The screech of tires interrupted us. I exchanged a glance with my mom, my face going cold.
We hurried to the door to look out the window.
An orange cat writhed wildly on the road.
“No,” the word slipped from my mouth as I opened the door and ran numbly down the walkway, across the gravel and into the grass up to the road. “No no no no…”
Ferachur means “very dear one” in Gaelic. We found him as a kitten, drenched, scraped up, badly burned, meowing desperately under a bush beside the road. My sisters and I nursed him back to health. My older sister Emily and I unknowingly contracted ringworm from him. He was intelligent, wild, loveable. One of those pets that leaves their mark. Emily had done the most work, having watched and monitored and doctored our dear kitten most carefully.
But Emily wasn’t home that day.
I forgot to look closely for traffic coming as I rushed out to attend to his flailing body. Fortunately, no other vehicles appeared.
“Ferachur no…” I breathed. That was all I could say. “No no no…Ferachur…” I felt as if I pleaded with something that wouldn’t listen to me. The deed had been done. Fate had spoken. Whatever small amount of time we had would not be enough.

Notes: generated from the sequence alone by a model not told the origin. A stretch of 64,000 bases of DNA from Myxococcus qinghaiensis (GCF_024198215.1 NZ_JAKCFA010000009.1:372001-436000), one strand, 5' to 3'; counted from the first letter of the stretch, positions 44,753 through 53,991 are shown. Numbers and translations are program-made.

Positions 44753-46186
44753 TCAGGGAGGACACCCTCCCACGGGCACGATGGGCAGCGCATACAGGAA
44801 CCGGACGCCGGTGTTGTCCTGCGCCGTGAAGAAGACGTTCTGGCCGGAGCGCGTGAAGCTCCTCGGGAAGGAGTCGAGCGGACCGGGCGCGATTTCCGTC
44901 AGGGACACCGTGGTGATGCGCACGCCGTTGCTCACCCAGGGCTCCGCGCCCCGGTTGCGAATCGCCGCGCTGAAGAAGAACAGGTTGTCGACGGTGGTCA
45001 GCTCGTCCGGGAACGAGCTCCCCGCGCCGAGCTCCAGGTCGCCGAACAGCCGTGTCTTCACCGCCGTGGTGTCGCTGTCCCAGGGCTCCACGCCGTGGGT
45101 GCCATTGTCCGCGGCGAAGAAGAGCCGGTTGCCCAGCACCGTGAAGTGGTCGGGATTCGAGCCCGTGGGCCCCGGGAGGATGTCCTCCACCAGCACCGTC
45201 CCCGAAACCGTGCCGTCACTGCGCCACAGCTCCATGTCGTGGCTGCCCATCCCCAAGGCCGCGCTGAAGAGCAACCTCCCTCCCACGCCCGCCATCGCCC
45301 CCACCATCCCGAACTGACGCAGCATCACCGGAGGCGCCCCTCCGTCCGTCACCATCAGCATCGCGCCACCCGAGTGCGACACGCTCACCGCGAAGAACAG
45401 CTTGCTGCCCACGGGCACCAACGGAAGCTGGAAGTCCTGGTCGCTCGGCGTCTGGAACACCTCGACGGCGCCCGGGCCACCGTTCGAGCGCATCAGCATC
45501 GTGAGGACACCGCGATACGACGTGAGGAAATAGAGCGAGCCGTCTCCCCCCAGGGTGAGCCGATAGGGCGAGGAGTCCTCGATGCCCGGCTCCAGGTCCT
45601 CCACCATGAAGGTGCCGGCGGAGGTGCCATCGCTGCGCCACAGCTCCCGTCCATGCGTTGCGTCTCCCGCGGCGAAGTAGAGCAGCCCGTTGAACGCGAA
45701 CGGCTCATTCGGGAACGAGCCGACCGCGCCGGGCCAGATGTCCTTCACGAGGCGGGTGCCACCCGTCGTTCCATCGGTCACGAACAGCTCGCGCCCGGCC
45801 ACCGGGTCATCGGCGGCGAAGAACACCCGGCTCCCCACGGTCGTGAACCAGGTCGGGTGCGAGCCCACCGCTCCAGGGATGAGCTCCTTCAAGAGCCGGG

Ferachur should have known to stay away. He was a smart cat, and his rough encounter with the asphalt early in his life discouraged the expectation that something like this could ever happen.
Knots twisted my insides as I finally managed to move him off the road and carry him into the grass. Emily didn’t know. I would have to tell her. There had to be something I could do to stop it. Ferachur couldn’t die like this. There had to be something.
But I knew there wasn’t.
Blood oozed from Ferachur’s open mouth, his fiery eyes distant. He was bleeding internally. He was suffering, and as he lay dying, I knelt beside him, helpless, futile.
“Ferachur no…” I said again, a breathless whimper. I petted him gently, assuring him I was there. As the agony persisted, I could at least make sure he knew that he wasn’t alone. He was away from the road now. We had found him. We loved him. We were there for him.
But we couldn’t save him.
Minutes after the screech, Ferachur died. Quickly, quietly, his life slipped through my fingers. Finally, excruciatingly numb, I looked up at my mom who stood over us.
I don’t remember what I said then.
We told Emily. She took it hard. And as she and my mom reacted emotionally to Ferachur’s death, I didn’t. I couldn’t bring myself to cry.
I wanted to cry, to grieve for our kitten. Because I had watched the entire thing. And as much as I wanted the weight to leave my chest, the tears just wouldn’t come. Like that portion of my heart had turned to stone.
It was so sudden, so surreal that I didn’t know what to do. I didn’t know what to think, what to feel.
I only understood that Ferachur, our very dear one, was gone.